Format

Send to

Choose Destination
Mol Ther. 2017 Sep 6;25(9):2163-2175. doi: 10.1016/j.ymthe.2017.05.023. Epub 2017 Jun 27.

Improving Gene Therapy Efficiency through the Enrichment of Human Hematopoietic Stem Cells.

Author information

1
Department of Microbiology, Immunology & Molecular Genetics, University of California, Los Angeles, Los Angeles, CA 90095, USA.
2
Department of Microbiology, Immunology & Molecular Genetics, University of California, Los Angeles, Los Angeles, CA 90095, USA; Department of Pediatrics, David Geffen School of Medicine, University of California, Los Angeles, Los Angeles, CA 90095, USA; Department of Molecular & Medical Pharmacology, University of California, Los Angeles, Los Angeles, CA 90095, USA. Electronic address: dkohn1@mednet.ucla.edu.

Abstract

Lentiviral vector (LV)-based hematopoietic stem cell (HSC) gene therapy is becoming a promising clinical strategy for the treatment of genetic blood diseases. However, the current approach of modifying 1 × 108 to 1 × 109 CD34+ cells per patient requires large amounts of LV, which is expensive and technically challenging to produce at clinical scale. Modification of bulk CD34+ cells uses LV inefficiently, because the majority of CD34+ cells are short-term progenitors with a limited post-transplant lifespan. Here, we utilized a clinically relevant, immunomagnetic bead (IB)-based method to purify CD34+CD38- cells from human bone marrow (BM) and mobilized peripheral blood (mPB). IB purification of CD34+CD38- cells enriched severe combined immune deficiency (SCID) repopulating cell (SRC) frequency an additional 12-fold beyond standard CD34+ purification and did not affect gene marking of long-term HSCs. Transplant of purified CD34+CD38- cells led to delayed myeloid reconstitution, which could be rescued by the addition of non-transduced CD38+ cells. Importantly, LV modification and transplantation of IB-purified CD34+CD38- cells/non-modified CD38+ cells into immune-deficient mice achieved long-term gene-marked engraftment comparable with modification of bulk CD34+ cells, while utilizing ∼7-fold less LV. Thus, we demonstrate a translatable method to improve the clinical and commercial viability of gene therapy for genetic blood cell diseases.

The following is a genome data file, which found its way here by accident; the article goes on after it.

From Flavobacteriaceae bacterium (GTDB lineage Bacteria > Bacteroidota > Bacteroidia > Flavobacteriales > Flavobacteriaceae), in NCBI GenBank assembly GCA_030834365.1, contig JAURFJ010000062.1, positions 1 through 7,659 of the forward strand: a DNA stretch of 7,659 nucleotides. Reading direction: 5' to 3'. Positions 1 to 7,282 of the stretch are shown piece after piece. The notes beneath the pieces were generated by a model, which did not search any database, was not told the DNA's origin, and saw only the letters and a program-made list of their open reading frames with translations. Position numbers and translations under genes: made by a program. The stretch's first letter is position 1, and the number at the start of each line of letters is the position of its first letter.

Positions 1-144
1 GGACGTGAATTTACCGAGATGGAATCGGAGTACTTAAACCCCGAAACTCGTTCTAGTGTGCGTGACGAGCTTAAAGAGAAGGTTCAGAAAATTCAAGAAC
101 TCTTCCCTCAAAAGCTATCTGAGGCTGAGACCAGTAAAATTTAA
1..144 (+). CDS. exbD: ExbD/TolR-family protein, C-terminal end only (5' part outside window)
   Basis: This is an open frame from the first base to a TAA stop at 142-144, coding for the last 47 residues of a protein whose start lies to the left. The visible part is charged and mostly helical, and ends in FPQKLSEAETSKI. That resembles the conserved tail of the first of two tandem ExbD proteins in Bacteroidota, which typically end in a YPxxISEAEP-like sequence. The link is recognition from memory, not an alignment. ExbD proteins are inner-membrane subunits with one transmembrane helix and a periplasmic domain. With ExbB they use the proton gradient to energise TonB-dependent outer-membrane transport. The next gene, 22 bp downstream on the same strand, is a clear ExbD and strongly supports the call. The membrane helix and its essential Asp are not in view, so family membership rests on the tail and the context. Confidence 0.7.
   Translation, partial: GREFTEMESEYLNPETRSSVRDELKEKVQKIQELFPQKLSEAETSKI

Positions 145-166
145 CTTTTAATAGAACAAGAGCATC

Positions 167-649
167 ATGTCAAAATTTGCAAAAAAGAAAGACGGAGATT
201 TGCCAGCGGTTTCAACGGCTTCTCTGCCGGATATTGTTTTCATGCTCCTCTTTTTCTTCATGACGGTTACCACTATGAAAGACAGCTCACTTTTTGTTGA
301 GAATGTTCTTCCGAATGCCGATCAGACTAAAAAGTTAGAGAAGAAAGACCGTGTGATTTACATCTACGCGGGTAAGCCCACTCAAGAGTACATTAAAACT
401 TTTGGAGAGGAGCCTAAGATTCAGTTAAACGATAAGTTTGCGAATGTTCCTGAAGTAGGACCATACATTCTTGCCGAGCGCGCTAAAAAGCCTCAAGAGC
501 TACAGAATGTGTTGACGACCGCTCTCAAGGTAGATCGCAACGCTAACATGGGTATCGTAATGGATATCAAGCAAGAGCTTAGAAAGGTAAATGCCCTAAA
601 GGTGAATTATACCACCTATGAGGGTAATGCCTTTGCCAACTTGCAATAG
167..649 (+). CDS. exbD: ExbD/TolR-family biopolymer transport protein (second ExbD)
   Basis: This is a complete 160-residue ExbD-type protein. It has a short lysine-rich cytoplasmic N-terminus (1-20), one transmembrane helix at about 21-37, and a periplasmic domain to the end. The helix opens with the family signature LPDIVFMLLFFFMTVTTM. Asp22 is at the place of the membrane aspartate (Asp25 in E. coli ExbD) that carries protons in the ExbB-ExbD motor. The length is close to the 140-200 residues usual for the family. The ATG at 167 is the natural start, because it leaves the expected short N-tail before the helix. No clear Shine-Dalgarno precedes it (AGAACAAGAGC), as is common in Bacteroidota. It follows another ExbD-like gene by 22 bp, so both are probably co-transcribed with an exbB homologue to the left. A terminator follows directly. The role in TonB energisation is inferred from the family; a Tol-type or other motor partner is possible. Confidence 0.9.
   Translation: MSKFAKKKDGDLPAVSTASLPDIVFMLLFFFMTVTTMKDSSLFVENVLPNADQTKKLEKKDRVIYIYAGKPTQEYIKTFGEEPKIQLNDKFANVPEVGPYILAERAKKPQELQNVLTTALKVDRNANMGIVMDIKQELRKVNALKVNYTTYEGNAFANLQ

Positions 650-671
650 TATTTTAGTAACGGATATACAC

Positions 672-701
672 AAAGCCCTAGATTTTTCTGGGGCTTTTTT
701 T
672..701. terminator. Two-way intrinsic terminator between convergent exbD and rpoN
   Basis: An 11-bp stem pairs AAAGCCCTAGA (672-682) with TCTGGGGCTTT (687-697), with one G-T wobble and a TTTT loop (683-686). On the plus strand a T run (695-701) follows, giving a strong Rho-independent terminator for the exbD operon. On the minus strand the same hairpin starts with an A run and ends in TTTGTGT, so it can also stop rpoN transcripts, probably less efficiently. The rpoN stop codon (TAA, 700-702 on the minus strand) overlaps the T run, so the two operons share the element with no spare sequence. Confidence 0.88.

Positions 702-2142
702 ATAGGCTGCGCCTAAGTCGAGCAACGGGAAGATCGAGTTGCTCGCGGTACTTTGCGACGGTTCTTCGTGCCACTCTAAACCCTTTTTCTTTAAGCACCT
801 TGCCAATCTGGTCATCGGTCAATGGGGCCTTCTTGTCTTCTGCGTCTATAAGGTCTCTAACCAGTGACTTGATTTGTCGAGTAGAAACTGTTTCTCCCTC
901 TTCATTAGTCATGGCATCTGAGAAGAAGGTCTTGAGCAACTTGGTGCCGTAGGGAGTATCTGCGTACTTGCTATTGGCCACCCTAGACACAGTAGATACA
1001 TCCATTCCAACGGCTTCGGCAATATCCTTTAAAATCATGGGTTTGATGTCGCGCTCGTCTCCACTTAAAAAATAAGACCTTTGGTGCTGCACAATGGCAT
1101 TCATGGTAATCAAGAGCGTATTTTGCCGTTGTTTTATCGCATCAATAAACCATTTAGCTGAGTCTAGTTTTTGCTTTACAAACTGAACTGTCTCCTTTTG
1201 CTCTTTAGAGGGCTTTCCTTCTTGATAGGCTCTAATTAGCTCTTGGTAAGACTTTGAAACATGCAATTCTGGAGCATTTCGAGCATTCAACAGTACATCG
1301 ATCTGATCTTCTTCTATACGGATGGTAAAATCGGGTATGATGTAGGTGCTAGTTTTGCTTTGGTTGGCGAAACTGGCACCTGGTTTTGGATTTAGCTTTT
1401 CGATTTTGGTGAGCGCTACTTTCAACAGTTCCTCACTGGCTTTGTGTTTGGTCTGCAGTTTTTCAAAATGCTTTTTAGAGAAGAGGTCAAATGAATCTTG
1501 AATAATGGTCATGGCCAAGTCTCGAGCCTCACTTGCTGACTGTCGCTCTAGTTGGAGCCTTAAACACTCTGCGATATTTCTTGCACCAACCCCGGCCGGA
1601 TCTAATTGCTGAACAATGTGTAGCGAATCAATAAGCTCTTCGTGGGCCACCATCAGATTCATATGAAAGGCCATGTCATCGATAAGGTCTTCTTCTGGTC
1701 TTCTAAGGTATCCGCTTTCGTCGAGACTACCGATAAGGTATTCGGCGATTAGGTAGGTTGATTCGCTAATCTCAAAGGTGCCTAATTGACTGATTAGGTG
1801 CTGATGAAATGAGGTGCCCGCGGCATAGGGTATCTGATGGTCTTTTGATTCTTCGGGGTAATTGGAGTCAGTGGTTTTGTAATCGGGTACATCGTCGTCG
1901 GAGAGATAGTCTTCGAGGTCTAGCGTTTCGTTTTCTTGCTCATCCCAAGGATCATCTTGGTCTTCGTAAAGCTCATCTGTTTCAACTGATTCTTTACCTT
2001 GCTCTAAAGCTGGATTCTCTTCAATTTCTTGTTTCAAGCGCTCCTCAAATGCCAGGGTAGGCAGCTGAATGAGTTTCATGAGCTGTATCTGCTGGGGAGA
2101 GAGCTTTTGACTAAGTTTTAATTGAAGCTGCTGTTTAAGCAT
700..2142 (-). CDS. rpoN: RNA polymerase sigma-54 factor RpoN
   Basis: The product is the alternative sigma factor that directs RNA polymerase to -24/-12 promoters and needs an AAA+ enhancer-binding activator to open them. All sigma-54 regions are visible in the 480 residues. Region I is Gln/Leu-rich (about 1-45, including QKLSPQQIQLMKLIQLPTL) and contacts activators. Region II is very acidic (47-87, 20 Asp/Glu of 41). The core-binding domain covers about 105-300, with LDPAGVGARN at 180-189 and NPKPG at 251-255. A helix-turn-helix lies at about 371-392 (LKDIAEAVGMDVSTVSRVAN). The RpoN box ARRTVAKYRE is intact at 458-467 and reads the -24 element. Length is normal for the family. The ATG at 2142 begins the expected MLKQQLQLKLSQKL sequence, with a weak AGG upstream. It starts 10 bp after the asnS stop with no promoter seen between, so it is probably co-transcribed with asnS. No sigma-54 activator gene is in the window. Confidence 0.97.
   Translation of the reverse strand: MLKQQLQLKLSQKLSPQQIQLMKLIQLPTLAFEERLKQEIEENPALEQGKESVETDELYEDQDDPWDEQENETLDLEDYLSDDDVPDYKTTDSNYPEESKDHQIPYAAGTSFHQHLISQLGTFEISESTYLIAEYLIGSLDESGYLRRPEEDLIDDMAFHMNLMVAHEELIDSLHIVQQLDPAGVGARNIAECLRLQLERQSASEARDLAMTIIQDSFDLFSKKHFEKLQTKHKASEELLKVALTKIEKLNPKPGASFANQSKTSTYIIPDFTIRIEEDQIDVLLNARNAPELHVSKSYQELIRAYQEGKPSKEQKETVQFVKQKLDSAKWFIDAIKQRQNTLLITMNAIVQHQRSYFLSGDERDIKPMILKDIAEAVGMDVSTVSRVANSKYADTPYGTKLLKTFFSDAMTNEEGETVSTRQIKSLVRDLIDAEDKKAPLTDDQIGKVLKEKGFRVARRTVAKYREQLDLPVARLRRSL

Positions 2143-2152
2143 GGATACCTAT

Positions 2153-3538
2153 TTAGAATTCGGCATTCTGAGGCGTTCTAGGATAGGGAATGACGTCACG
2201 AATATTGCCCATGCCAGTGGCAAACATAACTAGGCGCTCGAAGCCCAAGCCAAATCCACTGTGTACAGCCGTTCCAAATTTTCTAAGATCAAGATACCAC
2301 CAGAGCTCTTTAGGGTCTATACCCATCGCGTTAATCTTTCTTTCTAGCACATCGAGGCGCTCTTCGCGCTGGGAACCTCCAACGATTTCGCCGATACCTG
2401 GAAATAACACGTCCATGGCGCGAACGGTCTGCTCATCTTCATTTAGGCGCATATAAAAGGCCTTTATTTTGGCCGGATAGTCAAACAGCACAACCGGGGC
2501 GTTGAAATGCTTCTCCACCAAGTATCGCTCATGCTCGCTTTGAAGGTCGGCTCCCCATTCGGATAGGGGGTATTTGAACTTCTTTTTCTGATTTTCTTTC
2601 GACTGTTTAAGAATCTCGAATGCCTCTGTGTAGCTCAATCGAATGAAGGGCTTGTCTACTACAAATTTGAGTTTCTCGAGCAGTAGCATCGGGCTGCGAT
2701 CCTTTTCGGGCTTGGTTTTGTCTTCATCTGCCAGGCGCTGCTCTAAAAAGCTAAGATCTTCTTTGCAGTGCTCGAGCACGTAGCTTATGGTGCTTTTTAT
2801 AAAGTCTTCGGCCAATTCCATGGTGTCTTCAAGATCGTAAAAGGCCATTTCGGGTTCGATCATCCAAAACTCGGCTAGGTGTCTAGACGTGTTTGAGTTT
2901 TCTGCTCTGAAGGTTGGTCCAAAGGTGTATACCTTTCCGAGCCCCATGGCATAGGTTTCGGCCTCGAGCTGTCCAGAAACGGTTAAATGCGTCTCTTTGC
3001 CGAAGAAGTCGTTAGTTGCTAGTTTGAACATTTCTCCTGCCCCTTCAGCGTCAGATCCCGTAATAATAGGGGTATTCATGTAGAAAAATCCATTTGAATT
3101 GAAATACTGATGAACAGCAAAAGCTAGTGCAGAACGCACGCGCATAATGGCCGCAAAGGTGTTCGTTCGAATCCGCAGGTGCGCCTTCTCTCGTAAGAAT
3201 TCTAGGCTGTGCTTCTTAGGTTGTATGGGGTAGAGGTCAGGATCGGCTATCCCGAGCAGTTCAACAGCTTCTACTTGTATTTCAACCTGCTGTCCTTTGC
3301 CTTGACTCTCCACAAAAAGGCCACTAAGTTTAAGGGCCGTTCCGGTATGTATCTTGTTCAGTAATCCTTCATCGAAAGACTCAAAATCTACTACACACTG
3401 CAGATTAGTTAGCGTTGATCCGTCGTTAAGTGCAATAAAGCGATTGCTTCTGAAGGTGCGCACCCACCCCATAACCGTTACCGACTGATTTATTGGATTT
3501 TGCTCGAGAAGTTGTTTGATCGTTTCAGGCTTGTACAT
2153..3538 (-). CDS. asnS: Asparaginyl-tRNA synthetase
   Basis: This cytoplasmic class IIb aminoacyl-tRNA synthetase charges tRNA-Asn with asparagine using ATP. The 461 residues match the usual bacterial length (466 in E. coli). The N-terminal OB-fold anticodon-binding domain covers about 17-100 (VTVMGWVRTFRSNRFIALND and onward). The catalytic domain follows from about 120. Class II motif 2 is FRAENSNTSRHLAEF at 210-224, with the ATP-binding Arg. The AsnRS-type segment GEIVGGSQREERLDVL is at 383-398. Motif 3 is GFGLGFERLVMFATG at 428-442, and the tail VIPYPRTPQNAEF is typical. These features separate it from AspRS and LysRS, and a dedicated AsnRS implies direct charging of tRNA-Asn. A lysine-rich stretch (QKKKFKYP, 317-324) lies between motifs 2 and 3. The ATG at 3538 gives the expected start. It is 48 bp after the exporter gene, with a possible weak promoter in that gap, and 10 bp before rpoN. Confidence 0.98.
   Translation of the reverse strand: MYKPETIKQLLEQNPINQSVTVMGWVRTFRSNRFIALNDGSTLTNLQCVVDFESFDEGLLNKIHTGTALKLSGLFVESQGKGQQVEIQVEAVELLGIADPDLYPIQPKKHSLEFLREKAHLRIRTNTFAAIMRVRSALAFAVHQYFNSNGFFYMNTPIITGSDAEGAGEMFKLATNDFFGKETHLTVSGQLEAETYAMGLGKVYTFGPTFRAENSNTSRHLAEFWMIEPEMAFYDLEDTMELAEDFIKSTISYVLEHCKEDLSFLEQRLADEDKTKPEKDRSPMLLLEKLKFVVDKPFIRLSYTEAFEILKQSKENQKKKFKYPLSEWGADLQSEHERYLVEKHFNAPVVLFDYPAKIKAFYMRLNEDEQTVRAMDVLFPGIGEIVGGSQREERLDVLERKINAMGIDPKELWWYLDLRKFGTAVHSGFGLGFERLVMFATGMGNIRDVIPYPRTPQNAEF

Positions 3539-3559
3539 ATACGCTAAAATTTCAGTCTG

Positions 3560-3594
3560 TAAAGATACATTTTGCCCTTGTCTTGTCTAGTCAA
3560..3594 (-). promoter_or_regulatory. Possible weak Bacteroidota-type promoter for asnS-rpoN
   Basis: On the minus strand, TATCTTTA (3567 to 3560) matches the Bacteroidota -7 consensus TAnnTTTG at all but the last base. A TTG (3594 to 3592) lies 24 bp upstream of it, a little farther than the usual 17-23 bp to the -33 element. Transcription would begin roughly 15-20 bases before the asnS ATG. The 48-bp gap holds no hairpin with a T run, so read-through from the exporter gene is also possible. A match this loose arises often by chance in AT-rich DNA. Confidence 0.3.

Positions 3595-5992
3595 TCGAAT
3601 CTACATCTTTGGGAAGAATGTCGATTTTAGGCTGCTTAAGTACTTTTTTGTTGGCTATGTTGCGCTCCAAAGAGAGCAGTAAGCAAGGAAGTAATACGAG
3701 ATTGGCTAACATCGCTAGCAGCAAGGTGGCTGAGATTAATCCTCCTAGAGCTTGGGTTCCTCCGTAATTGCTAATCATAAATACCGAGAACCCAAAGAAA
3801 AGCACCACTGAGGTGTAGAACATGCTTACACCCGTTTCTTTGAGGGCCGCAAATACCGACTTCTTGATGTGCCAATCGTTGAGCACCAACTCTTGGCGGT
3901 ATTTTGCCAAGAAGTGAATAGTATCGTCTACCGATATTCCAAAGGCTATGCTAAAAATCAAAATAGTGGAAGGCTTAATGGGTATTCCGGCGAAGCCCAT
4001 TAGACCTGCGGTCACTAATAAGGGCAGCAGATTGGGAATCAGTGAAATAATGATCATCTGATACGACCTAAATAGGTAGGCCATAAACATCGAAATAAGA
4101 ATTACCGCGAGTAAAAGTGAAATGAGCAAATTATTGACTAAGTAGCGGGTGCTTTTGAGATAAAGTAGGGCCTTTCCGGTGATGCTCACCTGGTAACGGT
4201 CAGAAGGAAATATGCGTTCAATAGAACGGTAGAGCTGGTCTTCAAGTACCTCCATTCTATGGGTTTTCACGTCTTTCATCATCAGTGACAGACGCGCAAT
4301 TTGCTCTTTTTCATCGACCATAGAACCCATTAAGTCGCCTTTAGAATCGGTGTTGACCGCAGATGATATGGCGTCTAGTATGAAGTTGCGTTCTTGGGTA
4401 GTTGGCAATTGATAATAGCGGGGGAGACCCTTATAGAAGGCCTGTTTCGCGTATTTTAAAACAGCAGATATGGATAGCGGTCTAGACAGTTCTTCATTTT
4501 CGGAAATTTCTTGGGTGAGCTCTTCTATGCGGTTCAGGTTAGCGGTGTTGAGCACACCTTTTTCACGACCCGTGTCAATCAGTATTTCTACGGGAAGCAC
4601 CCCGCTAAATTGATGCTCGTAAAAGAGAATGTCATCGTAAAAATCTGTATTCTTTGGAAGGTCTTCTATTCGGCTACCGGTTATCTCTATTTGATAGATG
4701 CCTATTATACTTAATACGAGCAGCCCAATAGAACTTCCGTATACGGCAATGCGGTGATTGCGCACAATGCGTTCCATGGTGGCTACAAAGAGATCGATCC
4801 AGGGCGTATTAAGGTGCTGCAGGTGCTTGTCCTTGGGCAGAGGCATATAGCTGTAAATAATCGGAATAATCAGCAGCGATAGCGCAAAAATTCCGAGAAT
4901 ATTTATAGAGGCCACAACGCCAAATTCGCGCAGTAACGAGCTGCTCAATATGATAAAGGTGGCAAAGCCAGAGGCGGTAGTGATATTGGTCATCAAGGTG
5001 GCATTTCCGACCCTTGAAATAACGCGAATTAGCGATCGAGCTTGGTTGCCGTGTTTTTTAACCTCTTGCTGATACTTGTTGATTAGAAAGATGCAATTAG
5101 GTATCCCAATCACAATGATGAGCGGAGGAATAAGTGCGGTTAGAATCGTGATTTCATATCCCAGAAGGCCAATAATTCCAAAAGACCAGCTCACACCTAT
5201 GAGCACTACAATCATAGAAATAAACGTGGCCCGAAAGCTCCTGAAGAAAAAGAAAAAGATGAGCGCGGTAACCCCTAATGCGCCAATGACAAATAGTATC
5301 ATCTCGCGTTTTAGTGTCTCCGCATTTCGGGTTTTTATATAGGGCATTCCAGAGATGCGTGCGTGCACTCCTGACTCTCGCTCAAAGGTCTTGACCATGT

KEYWORDS:

gene therapy; hematopoietic stem cells; lentiviral vectors

PMID:
28663101
PMCID:
PMC5589063
DOI:
10.1016/j.ymthe.2017.05.023
[Indexed for MEDLINE]
Free PMC Article

Supplemental Content

Full text links

Icon for Elsevier Science Icon for PubMed Central
Loading ...
Support Center